Three other companies -- Bioplasty Inc. of Minneapolis, McGhan Medical Corp. of Santa Barbara, Calif., and Mentor Corp, also of Santa Barbara -- also seek FDA approval for continued marketing of their implants.

The Food and Drug Administration urged doctors Monday to stop using silicone gel-filled breast implants until new information linking the devices to debilitating diseases can be evaluated.

FDA Commissioner David Kessler said new safety concerns were raised by information that reached him since an advisory panel recommended in mid-November continued availability of the implants.

Advertisement

The new information included reports of possible implant-related illness, additional scientific studies, and further details on implants made before 1985.

Kessler told a news conference that 'physicians should cease using them and manufacturers should stop shipping them' until the further information can be studied.

'Women considering implants deserve to know whether these products are safe enough to use,' he said.

While the greatest concern is about silicone gel leaks from a ruptured implant, other risks associated with the devices include implant hardening and interference with X-rays screening for breast cancer.

In November, an FDA advisory panel said implants were not proven safe but they should still be sold to women who choose to accept potential risks pending further studies.

But Kessler said Monday, 'The information we've acquired since the last panel meeting, rather than dispelling doubts, has increased our concerns about the safety of these products.

'For example, we've recently received reports from rheumatologists that they are seeing an increasing number of autoimmune diseases among breast-implant patients.'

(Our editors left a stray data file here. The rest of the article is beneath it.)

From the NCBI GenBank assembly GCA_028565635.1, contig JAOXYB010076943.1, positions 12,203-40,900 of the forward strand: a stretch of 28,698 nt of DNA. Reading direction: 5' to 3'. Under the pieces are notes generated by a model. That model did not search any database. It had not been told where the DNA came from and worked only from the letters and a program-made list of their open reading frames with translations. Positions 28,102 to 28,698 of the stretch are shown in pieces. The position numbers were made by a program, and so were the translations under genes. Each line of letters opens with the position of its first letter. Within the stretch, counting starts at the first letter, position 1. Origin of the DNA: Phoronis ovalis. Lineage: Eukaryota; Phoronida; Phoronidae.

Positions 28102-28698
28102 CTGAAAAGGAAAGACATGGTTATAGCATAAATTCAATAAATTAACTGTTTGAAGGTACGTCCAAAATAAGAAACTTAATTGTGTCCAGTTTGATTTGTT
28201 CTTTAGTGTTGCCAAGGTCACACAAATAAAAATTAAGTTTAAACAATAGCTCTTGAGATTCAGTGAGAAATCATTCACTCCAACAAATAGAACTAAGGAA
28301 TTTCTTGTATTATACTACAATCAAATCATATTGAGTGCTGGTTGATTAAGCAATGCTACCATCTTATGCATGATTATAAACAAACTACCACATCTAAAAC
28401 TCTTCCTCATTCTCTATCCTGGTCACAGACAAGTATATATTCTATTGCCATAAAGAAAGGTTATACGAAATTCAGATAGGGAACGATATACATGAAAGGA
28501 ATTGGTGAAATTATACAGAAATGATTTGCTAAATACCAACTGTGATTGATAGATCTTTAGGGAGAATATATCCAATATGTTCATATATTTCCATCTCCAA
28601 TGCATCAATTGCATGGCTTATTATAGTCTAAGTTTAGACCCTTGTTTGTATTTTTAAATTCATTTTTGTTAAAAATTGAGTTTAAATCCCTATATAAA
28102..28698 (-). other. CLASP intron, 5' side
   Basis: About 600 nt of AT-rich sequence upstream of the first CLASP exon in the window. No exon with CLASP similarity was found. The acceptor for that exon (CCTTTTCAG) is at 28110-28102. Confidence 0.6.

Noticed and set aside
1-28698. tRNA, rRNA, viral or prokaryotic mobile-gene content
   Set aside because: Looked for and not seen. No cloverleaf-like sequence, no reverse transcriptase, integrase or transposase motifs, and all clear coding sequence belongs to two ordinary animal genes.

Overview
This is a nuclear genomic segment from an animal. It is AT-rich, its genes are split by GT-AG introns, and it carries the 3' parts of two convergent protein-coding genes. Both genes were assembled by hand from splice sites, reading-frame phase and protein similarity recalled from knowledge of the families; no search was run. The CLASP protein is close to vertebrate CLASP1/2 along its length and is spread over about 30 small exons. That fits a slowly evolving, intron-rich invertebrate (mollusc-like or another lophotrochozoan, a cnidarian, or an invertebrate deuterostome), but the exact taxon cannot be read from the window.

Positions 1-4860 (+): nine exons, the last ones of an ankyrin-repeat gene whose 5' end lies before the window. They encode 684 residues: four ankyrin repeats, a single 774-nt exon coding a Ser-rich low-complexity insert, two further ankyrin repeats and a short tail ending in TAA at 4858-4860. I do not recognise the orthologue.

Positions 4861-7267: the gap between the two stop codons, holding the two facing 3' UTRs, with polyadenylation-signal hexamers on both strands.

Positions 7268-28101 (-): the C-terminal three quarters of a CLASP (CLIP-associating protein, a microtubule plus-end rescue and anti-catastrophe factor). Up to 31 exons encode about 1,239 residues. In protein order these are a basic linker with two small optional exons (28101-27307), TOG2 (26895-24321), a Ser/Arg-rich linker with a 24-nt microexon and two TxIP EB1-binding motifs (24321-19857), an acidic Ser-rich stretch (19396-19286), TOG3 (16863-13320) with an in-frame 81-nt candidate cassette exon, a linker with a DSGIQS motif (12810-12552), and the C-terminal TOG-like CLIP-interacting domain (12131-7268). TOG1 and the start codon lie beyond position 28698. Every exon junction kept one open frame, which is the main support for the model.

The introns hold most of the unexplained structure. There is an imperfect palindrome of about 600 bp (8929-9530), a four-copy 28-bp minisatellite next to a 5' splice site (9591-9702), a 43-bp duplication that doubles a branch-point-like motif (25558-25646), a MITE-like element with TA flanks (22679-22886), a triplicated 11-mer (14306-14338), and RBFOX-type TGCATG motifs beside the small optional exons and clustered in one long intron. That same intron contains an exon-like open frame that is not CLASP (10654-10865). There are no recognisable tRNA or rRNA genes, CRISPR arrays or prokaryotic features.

Autoimmune disorders are diseases that cause the body's immune system to fight against other body components.

Kessler said the moratorium is the most appropriate action pending advisory committee consideration of the new information, which will take place within 45 days.

Advertisement

However, at least two medical groups were unhappy with the FDA decision.

'The (American Medical Association) believes this option should remain available to patients,' said Dr. Mitchell Karlan, a Los Angeles cancer surgeon and member of the American Medical Association's Council on Scientific Affairs.

'These devices have been implanted into patients for more than 30 years, and we are aware of no scientific evidence that such implants cause cancer, promote cancer or increase the risk of cancer.'

Although the FDA action does not affect implants filled with saline, or salt water, Karlan said those implants are not as good as the silicone gel-filled ones. '(A saline implant) doesn't have the softness, the femininity,' he said, that patients seek when having reconstructive surgery.

The president of the American Society of Plastic and Reconstructive Surgeons, Dr. Norman Cole, said his group will comply with Kessler's moratorium request but 'cannot cooperate enthusiastically.'

'There has been no evidence that there are any long-term health risks shown to be related to implants,' Cole said. 'If there is information that these implants are unsafe, we want to be the first to know about it.'

But Dr. Sidney Wolfe, a consumer advocate and head of Public Citizen Health Research Group, said Kessler's decision does not go far enough.

Advertisement

'It isirresponsible for the FDA to do anything other than recall all silicone gel-filled implants,' Wolfe said, claiming plastic surgeons will continue implanting them despite Kessler's moratorium request.

Kessler urged women considering implants to await further FDA action. Those who already have implants should be periodically checked for rupture or other complications, but Kessler said, 'If you are not experiencing any difficulties, there is no need to consider removing the implants.'

Silicone gel-filled implants are used in about 150,000 women each year, with 80 percent of the surgeries for breast enlargement. The remaining 20 percent are for reconstruction following cancer surgery.